Once you find the time, the next idea is to use it well. Have a list of tasks you'd like to complete in order. Maybe for you it's small list of repeated daily tasks. Or perhaps it's a rotating list of personal projects you can never seem to get to. Start by thinking, if I have only ten minutes today, what is the one thing I want to do? Put that at the top. If I have ten more minutes, what would I do next? Put that next on the list. I find that if I already have something in mind to do when the moment arises, then I can just jump into it and make better use of the time I find.

Also think about the things you can do that would have the most impact. Often I find that I get the best return for my investment if I spend time meeting physical needs, strengthening spiritual connections, or find fulfillment by creating something or learning something new.

Perhaps taking a shower or really doing your hair is at the top of your list. Taking the time to care for your physical needs can really give us energy and confidence during the day. (By the way, naps are totally a good use of time). Or perhaps your most neglected need is to spend quiet time meeting spiritual needs. Inviting the Spirit in our lives gives us peace, confidence, and inspiration to make it through our days more joyfully. Perhaps indulging in a creative outlet is your number one. Being creative is a Godlike trait that we can pass on to our children. When you strengthen your faith and show yourself some love, your whole family will benefit.


So what do you to when you just can't find the time?

Multitask the time you do have:

Listen to uplifting and educating media while you do tasks like cleaning and working. NPR, TED Talks, MormonChannel, Librivox, and Pandora are some of my favorites.

Clean while kiddos are awake. I know it is tempting to clean while they are asleep, but that is prime mommy time (and SLEEP time!). Get the kids to help or wear your little ones around in a sling or baby carrier. You can clean and get some good snuggle time so your kiddos will be more independent and less needy other times during the day.

Save your errands and shopping for when you and the kiddos need an adventure to bust the boredoms or stir-crazies. And who knows, maybe your adventures will end in a little impromptu nap.

Ask for help:

Try having a daily touch-base with your hubby once a day. Share how your day was, what still needs to get done for the day, and what he would like to do for the day as well. Perhaps he can take the kids while you do his errands. That way you can have a break and he can have some play time!

Create a mom group exchange with ladies in your community. Take turns with half the moms watching the kids while the other half have an hour or two to themselves, then switch the next week.

Utilize your free babysitting resources (a.k.a. grandparents and aunts and uncles) for more than just special occaisions. Set up a time to have the grandparents take the kids out to the park or the library and stay home by yourself.

Instead of cooking, send daddy and kids out for take out. You not only get some alone time, but you get off the hook for dinner and fewer dishes. All around good plan.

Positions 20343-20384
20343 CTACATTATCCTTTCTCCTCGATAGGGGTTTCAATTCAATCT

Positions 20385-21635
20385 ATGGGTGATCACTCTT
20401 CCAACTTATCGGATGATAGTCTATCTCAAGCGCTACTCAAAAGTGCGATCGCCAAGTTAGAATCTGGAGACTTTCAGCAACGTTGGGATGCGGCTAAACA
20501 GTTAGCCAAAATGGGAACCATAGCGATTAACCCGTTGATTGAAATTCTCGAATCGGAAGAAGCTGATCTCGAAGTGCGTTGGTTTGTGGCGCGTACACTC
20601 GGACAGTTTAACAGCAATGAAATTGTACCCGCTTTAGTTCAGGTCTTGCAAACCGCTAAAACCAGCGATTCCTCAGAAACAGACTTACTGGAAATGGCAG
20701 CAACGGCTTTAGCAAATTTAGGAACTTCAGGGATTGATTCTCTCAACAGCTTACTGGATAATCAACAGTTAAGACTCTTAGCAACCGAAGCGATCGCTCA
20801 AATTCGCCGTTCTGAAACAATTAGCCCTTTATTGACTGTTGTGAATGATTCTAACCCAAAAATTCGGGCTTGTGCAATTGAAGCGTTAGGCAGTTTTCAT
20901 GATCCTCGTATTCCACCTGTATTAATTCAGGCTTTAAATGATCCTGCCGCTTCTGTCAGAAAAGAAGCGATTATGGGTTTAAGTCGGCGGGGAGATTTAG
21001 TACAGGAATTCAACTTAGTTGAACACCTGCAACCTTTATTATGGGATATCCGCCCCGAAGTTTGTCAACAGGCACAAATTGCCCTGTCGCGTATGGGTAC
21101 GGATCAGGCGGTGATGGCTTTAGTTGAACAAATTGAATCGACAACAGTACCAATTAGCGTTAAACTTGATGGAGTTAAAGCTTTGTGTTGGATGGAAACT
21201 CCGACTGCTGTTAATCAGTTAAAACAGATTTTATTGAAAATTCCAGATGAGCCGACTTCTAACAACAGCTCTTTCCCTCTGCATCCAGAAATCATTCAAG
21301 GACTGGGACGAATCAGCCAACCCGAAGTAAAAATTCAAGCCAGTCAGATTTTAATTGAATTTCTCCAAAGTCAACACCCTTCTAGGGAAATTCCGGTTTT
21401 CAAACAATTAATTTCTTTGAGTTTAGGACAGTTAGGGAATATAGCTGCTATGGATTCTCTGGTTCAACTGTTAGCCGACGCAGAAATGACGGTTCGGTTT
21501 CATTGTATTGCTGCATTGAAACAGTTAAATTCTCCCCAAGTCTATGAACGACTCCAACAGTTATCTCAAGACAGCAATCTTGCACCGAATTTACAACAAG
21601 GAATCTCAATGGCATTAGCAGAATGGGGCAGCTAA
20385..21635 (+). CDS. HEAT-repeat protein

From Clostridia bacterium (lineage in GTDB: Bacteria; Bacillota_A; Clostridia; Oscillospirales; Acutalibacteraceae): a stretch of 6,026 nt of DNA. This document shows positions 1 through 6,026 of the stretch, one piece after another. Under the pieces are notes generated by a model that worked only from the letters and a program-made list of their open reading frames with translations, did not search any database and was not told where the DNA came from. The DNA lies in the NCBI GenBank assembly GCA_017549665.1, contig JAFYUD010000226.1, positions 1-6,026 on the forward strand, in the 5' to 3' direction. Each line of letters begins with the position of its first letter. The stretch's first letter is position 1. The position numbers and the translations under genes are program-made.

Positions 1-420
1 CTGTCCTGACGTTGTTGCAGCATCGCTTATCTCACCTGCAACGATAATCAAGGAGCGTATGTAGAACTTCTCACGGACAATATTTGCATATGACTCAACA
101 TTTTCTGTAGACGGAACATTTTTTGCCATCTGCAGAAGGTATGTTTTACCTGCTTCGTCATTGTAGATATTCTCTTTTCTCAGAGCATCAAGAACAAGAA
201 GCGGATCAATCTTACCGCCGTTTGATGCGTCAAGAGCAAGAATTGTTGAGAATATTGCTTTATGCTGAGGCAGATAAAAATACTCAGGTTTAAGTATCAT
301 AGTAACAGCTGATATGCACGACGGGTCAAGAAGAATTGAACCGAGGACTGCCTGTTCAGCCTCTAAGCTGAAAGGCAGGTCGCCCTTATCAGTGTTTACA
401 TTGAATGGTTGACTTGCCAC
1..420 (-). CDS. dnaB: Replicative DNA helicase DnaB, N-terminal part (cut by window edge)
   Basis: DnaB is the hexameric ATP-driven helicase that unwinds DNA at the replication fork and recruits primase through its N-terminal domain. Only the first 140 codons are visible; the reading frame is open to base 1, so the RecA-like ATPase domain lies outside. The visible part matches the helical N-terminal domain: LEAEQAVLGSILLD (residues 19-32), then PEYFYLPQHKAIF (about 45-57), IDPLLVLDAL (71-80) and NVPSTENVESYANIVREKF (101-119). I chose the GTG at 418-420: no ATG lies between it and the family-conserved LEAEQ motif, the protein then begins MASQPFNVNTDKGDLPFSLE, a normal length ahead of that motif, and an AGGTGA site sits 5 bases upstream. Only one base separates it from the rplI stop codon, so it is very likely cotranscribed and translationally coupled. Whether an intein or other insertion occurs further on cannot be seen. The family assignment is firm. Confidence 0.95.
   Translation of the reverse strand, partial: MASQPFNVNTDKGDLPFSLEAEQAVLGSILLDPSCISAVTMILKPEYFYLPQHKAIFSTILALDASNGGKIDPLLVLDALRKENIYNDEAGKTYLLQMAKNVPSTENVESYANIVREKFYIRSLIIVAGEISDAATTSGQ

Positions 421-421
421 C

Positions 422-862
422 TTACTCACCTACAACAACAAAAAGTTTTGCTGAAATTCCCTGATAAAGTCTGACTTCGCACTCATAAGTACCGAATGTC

One last word on not feeling bad:

It is important to make sure you get quality time with yourself. That will be easier to do if you also get quality time with your hubby and each of your kiddos. Then no one feels neglected and they'll be willing to be without you for a bit.

And when you come back you will be a happier, healthier, stronger, more peaceful and resilient Momma that can live a better life and take better care of all your roles and responsibilities and lead a hopeful and optimistic life.

So go ahead. Put Mommy First!


Sunday, February 16, 2014

{guest post} @MormonWomen

I'm excited to be sharing some writing over at MormonWomen today! Their site is dedicated to telling the story of Mormon women in their own words rather than letting stories and assumptions tell our stories for us. Love their site, follow, and let me know what you think!

Friday, February 14, 2014

{dear friday} to my love

To the babe of babes,

I think often of how we first came to be.

I had spent many years thinking I knew where life would take me, thinking I knew what love would mean. I dedicated my life to showing forth the faith and sacrifice worthy of a grand kind of love, the kind that could change and challenge you,  make you into a wonderful kind of human being. I believed when my time came for love I would have a beautiful story to tell. 

So I played the heroine,  strong and kind and patient.

I thought I knew where love would grow, what flora it would produce. I imagined a bouquet of perfect roses, carefully cut and arranged to showcase the most beauty.

But love grows wild. It grows in the hedge rows of our hearts wild free, its beauty unfettered by any human design, knowing only the influence of a Creator's touch.

In the name of a heroine I forgave those I believed to be my story's victors and neglected to see who my true hero was.

I didn't see you.

Until one day I found love growing in the hedge row of my heart. I found you there waiting patiently for me,showing forth the faith and sacrifice worthy of a grand kind of love, the kind of love that can change you.

That love changed me. It works in me each day I am blessed to share with you. I am more than I was without you,  more than I ever hoped to be.

You gave me your name, you gave me my title of wife, of mother. You gave me our daughter.

You gave me me, the me I had wanted to be. For that and a thousand things, I love you.

Happy Valentines Day my love.

My love forever,
Me